- The Internet That Was (and Still Could Be) – The Atlantic
The Internet That Was (and Still Could Be) – The Atlantic http://evlvgn.ws/1NA0tR4
- Street Artist and City Worker Spend a Year Having a Fun Graffiti Conversation – My Modern Met
A visual story with a perfect ending.
- Hit Counters: The Analytics Tool of the Early Web
Hit Counters: The Analytics Tool of the Early Web > Priceonomoics >> http://evlvgn.ws/1eJGljV
- Waikato Tainui assets hit $1.2b
Waikato Tainui reports assets of $1.2bn > Radio Waatea >> http://evlvgn.ws/1KlEPim
- Tokyo kids wear turd hats and jump into giant loo to learn how toilets work
Yes, this is now happening in a Tokyo museum: an interactive exhibition about poop, toilets and all that sort of thing. Even space toilets are featured.
- Astronauts are reading bedtime stories and videotaping science experiments from space – Quartz
They’re harnessing the imagination of kids to bridge the gap between STEM and reading.
- Ai Weiwei gets his passport back
Ai Weiwei, Chinese Artist and Provocateur, Is Given Back His Passport > Quartz >> http://evlvgn.ws/1KkWVE3
- Amateur Filmmaker Records ‘Amazing Monstrous Whirlpool’ | SF Globe
Nature is often simultaneously beautiful and terrifying. A man in Dviete, Latvia recorded a whirlpool that looked as if someone had pulled the plug on the river floor.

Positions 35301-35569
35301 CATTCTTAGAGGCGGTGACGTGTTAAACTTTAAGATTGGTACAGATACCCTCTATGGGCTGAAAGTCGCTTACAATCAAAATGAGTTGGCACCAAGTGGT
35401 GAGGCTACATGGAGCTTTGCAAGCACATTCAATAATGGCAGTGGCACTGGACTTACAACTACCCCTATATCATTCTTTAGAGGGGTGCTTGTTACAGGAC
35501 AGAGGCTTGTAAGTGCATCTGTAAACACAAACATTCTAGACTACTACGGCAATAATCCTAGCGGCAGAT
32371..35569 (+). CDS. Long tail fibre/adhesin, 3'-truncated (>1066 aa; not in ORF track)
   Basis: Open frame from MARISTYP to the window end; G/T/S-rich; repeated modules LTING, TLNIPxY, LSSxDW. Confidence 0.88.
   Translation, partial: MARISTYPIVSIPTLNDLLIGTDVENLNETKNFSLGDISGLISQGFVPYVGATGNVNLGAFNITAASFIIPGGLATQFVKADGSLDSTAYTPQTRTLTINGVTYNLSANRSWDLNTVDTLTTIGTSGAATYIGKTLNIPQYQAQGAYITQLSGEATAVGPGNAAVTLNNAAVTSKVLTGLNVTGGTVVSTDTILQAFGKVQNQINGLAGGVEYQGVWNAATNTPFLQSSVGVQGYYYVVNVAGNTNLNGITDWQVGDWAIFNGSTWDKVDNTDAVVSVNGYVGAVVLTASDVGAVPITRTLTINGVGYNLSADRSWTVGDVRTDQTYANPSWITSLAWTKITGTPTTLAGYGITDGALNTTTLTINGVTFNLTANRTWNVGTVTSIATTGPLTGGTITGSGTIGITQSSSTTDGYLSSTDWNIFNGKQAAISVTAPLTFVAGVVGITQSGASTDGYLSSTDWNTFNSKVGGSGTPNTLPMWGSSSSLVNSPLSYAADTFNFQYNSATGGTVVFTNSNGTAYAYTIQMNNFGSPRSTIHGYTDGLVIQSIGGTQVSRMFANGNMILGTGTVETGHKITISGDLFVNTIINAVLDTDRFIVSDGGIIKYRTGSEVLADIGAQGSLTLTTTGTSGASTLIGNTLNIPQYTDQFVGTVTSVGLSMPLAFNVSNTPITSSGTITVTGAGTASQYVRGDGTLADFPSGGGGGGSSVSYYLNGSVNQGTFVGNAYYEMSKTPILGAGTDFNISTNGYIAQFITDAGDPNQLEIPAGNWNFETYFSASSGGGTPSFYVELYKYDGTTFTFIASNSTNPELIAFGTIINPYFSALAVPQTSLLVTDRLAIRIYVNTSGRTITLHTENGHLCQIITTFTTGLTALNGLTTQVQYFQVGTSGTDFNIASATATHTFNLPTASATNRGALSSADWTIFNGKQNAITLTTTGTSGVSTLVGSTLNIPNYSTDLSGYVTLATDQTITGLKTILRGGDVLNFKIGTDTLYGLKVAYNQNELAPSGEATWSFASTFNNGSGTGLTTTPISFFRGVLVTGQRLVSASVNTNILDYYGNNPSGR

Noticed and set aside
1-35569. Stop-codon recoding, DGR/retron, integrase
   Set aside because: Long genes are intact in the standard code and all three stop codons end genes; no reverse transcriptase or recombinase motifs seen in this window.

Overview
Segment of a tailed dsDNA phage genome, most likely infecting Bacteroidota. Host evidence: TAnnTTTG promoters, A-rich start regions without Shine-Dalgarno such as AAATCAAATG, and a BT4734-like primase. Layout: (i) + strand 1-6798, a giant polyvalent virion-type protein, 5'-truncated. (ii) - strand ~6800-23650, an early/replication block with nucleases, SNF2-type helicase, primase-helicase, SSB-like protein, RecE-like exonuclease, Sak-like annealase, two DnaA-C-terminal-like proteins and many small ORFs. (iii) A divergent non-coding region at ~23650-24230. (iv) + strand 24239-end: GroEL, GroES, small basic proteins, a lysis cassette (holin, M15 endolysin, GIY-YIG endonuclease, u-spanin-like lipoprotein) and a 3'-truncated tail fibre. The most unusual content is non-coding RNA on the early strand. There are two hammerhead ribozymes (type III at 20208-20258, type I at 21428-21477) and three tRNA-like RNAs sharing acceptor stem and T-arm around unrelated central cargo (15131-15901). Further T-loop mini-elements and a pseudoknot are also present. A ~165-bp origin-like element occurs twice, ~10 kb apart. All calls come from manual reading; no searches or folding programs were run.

- This Rare Footage Of Merle Haggard Singing ‘California Blues’ In His L | Country Rebel Clothing Co.
Even when he’s just playing music in his living room, Merle Haggard is absolutely stunning! This rare footage is really something to get excited about…
- Creative Mom Turns Children’s Hearing Aids into Superheroes to Boost Their Confidence – My Modern Met
The designs, which range from brightly colored flowers to popular superheroes, make children proud and excited to show off their unique hearing devices.
- A 10,000 Square Foot Ball Pit Situated Within a National Museum Lets Visitors Experience the Beach Indoors | Colossal
Brooklyn-based experimental studio Snarkitecture is bringing the ocean indoors, transforming water and waves into nearly one million recyclable translucent plastic balls. Covering 10,000 square feet of the National Building Museum in Washington D.C., the interactive installation titled “The